When any art workshop gets under way, it’s often difficult to see what direction it’s going to take and what twists of good / bad luck it holds in store. Something as obvious as this in a normal situation is by definition much more complex in prison. Everything resounds there as if in an echo chamber: from voices to sounds, from glances to movements, from thoughts to feelings. Time and space are suspended, precariously, like a life in parenthesis or in a loop, an opaque bubble where patches of transparency have to be invented day after day. Transparency that was brought about here by photography and people’s imaginations. This was a workshop focused on the portrait and its representation, on an identity at once protected, preserved and thwarted. So we had to build, improvising with the materials to hand, with objects and artefacts and distorting mirrors. Everything that distorts creates new forms and in this way art generates meaning out of the unexpected and the unforeseeable. Jean Dubuffet defined art brut as ‘works created by people unscathed by the culture of art’. We are not far from being that, even if the tools and materials have changed. Now the computer palette and digital recreation are involved, different techniques meaning different possibilities.The aim of the workshop was an initiation into photography together with thinking about the image. We looked briefly at the discipline’s history and its technique (using a 24x36 reflex camera): settings, diaphragm, shutter speed, depth of field, framing, film sensitivity, etc. At this point things opened up, leaving freedom for reinterpretation and the creation of fictional characters: a world and a context for expression that offer a brief escape from the other context that is imprisonment.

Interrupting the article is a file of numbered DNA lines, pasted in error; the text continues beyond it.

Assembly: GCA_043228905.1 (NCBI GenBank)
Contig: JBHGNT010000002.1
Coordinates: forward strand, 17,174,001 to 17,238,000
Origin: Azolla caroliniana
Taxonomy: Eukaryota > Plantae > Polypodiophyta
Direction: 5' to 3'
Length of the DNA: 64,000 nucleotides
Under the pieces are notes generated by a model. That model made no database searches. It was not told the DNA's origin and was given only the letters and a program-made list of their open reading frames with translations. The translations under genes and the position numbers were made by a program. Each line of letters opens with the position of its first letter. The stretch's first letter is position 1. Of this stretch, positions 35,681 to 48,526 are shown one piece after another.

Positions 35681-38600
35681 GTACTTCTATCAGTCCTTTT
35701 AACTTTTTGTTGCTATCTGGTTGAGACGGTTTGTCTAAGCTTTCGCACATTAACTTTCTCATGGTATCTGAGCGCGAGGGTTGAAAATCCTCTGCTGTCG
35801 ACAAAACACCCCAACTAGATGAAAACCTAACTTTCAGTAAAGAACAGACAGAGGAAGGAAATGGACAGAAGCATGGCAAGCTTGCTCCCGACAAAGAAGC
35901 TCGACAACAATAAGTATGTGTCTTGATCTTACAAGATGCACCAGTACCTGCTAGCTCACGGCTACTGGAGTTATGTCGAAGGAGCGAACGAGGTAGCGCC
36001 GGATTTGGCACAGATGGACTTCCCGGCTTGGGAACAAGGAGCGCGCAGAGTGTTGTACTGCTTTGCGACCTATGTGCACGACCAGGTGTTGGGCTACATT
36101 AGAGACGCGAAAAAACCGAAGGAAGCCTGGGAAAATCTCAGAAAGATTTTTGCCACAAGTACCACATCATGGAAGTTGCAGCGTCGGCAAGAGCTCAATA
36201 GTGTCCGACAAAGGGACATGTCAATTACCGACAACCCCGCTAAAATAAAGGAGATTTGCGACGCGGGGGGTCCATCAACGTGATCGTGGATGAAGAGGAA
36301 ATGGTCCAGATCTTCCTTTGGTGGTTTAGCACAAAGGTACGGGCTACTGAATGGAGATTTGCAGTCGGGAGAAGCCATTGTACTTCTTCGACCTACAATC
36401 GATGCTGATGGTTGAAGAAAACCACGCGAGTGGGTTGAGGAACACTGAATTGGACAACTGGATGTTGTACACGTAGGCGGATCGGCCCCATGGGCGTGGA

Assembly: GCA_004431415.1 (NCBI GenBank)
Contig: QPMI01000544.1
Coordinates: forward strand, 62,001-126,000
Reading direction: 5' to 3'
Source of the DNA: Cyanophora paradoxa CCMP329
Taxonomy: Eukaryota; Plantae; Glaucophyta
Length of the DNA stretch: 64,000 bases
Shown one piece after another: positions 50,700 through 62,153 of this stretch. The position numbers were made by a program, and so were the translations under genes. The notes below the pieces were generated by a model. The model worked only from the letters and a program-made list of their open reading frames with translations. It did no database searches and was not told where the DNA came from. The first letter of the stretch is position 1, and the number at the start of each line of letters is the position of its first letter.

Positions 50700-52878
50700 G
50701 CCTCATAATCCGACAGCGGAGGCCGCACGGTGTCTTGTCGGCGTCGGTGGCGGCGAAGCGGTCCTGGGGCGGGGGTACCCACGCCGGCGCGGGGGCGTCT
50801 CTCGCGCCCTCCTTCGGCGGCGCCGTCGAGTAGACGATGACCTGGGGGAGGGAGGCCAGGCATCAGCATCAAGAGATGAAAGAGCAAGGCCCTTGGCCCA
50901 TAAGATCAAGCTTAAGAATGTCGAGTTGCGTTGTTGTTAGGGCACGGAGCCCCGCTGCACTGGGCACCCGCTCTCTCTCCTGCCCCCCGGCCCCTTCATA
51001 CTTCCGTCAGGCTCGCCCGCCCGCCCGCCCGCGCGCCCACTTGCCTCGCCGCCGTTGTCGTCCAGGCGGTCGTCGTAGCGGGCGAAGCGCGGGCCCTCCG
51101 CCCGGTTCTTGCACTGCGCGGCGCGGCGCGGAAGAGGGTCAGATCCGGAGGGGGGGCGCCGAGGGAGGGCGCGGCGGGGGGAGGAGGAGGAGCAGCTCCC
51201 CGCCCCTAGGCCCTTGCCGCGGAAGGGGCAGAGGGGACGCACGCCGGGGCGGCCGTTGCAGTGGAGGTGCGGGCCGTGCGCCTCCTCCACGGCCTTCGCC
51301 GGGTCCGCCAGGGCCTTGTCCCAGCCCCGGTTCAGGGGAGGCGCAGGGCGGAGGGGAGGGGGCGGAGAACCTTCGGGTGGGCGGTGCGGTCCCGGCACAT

Michel Gasarian, represented by Signatures.

Exhibition venue: couvent Saint-Césaire.